Boy monkeys prefer boy toys

February 13, 2009 | By | 1 Reply More

There’s no gender socialization in monkeys, right?   Then why are the boy monkeys (vervets and rhesus) preferring “boy” toys to “girl” toys?   The two sets of experiments have been reported by Psychology Today:

In 2002, Gerianne M. Alexander of Texas A&M University and Melissa Hines of City University in London stunned the scientific world by showing that vervet monkeys showed the same sex-typical toy preferences as humans. In an incredibly ingenious study, published in Evolution and Human Behavior, Alexander and Hines gave two stereotypically masculine toys (a ball and a police car), two stereotypically feminine toys (a soft doll and a cooking pot), and two neutral toys (a picture book and a stuffed dog) to 44 male and 44 female vervet monkeys. They then assessed the monkeys’ preference for each toy by measuring how much time they spent with each. Their data demonstrated that male vervet monkeys showed significantly greater interest in the masculine toys, and the female vervet monkeys showed significantly greater interest in the feminine toys. The two sexes did not differ in their preference for the neutral toys.

I wish they had reported the actual results in this short article.  They did report that the boy rhesus monkey preference for “boy” toys was “strong and significant.”

See also, this related post:  Boys’ Toys


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Category: Culture, nature, Psychology Cognition

About the Author ()

Erich Vieth is an attorney focusing on consumer law litigation and appellate practice. He is also a working musician and a writer, having founded Dangerous Intersection in 2006. Erich lives in the Shaw Neighborhood of St. Louis, Missouri, where he lives half-time with his two extraordinary daughters.

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  1. AnonaMiss says:

    Wow – if that's right, there are some serious (and strange!) implications.

    My reaction depends mostly on how the female monkeys received the pot – since monkeys don't cook, a marked preference for cookware by female monkeys would be verrrrry suspicious. Would point to severe methodological problems, or if those weren't in evidence after other studies, would shatter some pillar-level notions in our understanding of evolution and psychology. If female monkeys have a preference for cookware, I'd consider that a pretty convincing argument to go back to my religion, as it would indicate that parts of human psychology had evolved earlier in the tree than their selective pressures were around. Forget pop-top bananas, THAT would be convincing evidence of anthropocentric evolution/old world creationism.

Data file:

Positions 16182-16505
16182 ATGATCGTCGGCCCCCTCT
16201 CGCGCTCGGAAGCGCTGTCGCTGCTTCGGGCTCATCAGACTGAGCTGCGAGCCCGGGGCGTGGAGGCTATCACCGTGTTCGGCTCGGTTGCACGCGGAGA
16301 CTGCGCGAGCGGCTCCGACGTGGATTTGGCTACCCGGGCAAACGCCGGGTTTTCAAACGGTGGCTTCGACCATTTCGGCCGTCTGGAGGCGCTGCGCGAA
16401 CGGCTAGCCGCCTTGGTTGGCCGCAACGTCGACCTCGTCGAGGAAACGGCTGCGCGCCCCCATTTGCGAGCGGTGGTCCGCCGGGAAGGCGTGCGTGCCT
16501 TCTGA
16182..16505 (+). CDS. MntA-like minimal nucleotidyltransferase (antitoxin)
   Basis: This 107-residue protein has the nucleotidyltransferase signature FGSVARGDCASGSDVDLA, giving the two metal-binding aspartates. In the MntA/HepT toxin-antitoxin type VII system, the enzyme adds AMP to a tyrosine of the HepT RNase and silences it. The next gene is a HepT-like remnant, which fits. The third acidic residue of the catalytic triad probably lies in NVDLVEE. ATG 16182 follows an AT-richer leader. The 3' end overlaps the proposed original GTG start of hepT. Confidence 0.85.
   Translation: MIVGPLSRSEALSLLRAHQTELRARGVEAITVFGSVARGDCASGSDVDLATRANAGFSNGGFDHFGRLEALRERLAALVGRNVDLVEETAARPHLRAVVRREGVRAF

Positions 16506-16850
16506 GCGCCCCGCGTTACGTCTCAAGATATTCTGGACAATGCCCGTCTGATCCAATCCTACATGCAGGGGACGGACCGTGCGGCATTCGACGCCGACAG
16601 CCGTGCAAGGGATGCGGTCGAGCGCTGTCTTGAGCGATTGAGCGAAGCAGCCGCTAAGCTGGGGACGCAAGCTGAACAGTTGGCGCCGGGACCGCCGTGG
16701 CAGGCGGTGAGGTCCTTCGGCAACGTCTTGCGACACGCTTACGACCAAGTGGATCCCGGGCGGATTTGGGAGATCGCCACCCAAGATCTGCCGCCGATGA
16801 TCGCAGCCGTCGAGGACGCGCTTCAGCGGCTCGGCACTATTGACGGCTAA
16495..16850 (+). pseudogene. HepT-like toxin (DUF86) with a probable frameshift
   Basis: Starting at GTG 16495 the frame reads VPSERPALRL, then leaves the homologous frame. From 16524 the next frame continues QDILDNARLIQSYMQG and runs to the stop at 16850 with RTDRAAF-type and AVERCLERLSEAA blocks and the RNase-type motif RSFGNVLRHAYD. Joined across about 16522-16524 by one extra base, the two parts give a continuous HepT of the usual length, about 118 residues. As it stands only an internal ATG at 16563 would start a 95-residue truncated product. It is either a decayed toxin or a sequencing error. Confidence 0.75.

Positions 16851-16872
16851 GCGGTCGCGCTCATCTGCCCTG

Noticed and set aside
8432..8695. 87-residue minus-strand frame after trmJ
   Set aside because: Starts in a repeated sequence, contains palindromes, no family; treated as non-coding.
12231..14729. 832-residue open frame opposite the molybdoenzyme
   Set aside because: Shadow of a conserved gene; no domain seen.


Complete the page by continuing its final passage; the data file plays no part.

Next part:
Other than that, I'd like to know how the females reacted to the stereotypically masculine toys, and vice versa. I can see why any monkey would be interested in something with moving parts, and I can see why females would be interested than males in roughly them-shaped stuffed animals/dolls – if there weren't some amount of preference wired into our brains there's no way we'd ever put up with all the crap women have to go through on behalf of the whiny, screamy little things.

    The interesting part would be to see how they reacted when their preferred toys were removed. I'd guess that females would likely prefer the "masculine" toys over the "neutral" toys, because moving parts are just interesting; and that males probably wouldn't show any difference in preference between "neutral" and "feminine" toys. While this ordering would be compatible with the results reported, it would lead to a very different, if less headline-prone, conclusion than the one the article seems to be suggesting: Toys that move are interesting, and girls' brains have to give them significant dopamine rewards to convince them to put up with children.

    P.S. Can we have the preview button back please?

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